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Beyond the Covid-19 Shock: Revisiting Capital Allocation For corporates, the next phase of the Covid-19 challenge is beginning, the focus is shifting to how companies will come out of the crisis and ready themselves for opportunities that lie ahead. Shoaib Yaqub, Standard Chartered, considers the optimal way to manage both the challenges and opportunities presented by the post-lockdown world.

Beyond the Covid-19 Shock: Revisiting Capital Allocation

By Shoaib Yaqub, Global Head of Standard Chartered’s Financing Solutions and Advisory (FS&A) Team


As the challenge of surviving Covid-19 gives way to the potential for growth, how can CFOs and treasurers make sure they’re ready for any opportunities that lie ahead?

For corporates, the next phase of the Covid-19 challenge is beginning. After a conversation dominated by the tragic human cost of the pandemic and, from a business perspective, liquidity and survival, the focus is shifting to how companies will come out of the crisis.

Will there be a ‘new normal’ with respect to capital structure? And what’s the optimal way to manage both the challenges and opportunities presented by the post-lockdown world? At Standard Chartered, we have developed a framework to help corporates reassess their capital allocation – and we hope it will be useful to all treasurers as they prepare for recovery and beyond.


Focus on the long term

First, we must start with the end in mind. In other words, any new capital allocation structure needs to focus on the longer-term strategic objectives of the business. Yet with uncertainties around the economic recovery, as well as concerns about a second wave of the pandemic, financial agility must remain paramount.

Second, getting to where any corporate needs to be requires an assessment of where they are now. Specifically, how has the sector evolved since the previous crisis and, indeed, since before the 2007-08 financial collapse? And are these changes sustainable?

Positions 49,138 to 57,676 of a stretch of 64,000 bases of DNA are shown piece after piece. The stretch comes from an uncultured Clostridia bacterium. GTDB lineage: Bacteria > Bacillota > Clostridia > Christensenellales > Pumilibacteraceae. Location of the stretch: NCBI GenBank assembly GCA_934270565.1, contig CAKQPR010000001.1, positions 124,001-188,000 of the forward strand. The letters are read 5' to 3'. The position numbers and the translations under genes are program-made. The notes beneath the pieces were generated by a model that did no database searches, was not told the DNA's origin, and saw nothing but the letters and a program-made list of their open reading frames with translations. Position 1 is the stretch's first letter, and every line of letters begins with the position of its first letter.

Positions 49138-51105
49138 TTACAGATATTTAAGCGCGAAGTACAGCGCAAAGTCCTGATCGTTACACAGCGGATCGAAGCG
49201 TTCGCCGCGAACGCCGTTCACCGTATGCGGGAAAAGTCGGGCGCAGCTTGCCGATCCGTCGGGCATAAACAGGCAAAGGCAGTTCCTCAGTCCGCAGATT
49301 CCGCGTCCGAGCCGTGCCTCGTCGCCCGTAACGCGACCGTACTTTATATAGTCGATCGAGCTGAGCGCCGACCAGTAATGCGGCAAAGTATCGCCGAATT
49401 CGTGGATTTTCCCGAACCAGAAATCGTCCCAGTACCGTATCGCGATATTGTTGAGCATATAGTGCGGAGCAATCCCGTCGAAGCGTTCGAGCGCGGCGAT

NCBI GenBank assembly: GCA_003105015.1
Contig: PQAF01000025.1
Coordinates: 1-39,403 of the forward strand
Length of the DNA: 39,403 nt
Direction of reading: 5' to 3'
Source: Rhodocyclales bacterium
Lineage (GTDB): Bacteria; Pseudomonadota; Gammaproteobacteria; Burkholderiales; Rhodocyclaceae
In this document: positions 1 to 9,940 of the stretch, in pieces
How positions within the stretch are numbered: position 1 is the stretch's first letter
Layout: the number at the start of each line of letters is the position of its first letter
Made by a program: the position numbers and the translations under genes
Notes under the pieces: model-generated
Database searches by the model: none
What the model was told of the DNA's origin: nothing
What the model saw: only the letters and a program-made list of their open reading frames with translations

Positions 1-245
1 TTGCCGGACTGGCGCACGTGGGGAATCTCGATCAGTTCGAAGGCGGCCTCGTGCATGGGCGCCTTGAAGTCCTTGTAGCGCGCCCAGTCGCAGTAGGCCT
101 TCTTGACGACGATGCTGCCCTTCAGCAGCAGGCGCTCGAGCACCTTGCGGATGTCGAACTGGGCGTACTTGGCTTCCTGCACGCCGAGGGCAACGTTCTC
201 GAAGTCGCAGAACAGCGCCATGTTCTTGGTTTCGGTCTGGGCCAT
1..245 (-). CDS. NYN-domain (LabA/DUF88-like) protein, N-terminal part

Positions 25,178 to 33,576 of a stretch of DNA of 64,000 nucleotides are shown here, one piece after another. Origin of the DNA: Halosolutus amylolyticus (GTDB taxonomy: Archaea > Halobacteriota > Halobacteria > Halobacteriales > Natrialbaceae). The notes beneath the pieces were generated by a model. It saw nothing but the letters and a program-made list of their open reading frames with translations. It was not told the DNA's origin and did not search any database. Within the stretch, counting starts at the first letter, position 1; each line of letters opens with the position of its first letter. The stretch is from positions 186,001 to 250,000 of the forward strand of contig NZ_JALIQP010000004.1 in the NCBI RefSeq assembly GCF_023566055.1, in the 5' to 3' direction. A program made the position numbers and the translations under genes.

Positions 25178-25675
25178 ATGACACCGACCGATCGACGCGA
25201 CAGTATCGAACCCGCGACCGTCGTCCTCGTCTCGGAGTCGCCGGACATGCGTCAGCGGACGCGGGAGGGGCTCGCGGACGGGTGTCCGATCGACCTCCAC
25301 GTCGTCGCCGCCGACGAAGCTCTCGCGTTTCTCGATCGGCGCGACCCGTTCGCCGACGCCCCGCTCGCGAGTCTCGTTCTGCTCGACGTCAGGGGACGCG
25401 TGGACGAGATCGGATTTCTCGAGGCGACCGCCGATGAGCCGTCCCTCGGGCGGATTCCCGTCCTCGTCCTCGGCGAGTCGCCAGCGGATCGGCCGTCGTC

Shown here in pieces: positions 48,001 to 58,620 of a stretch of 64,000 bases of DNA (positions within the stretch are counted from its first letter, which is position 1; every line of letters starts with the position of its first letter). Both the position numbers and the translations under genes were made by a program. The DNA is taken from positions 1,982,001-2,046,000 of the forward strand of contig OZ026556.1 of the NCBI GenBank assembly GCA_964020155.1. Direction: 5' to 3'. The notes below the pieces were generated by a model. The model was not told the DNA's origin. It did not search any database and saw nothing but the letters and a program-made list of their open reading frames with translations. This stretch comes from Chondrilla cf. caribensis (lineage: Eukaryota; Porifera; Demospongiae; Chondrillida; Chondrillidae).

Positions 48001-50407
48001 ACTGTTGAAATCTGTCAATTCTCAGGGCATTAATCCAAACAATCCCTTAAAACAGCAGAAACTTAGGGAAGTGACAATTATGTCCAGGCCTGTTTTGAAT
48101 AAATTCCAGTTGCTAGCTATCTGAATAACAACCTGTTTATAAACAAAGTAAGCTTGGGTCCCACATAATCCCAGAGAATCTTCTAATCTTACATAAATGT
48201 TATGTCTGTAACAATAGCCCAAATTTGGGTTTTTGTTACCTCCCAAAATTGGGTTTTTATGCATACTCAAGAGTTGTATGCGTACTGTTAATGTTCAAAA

To help answer these questions, we have analysed capital allocation and indebtedness trends across large corporates over the past 15 years1, and observed two key trends:

  1. For a variety of sectors, the relationship between shareholders and corporates – with respect to how returns are achieved and valued – has changed.
  2. Investor attitudes towards corporate debt levels have also evolved and now support an increase in leverage across the board.


Shifting expectations

With respect to shareholder returns, the sector differences are stark. They also clearly reflect how the market perceives – or is beginning to perceive – changes in the overall structure of some of these industries. For instance, the Oil & Gas sector had the second-best average dividend returns over the past 15 years, after Utilities. Yet it suffers on a total-return basis due to the past decade’s underlying volatility and the emergence of environmental concerns.

Meanwhile, other sectors have been able to rely on steadily increasing stock market valuations to provide investor returns. Least surprising in this respect is the Tech sector, although the Non-Food Retail and the Fast-Moving Consumer Goods (FMCG – or ‘consumer products’) sectors also show strong value. Tech – as well as Aerospace & Defence and Hotels & Leisure – has offered incremental shareholder value via share buy-backs.

Taking all these attributes together, FMCG comes out on top over the 15-year period. Meanwhile, Oil & Gas, Utilities and some other more established sectors remain reliant on cash dividends to maintain investor loyalty.

Why is this important for the capital structure? Because, in each case, the investor base has some clear expectations that will permeate the thinking of any corporate treasurer when allocating capital – particularly when it comes to debt.


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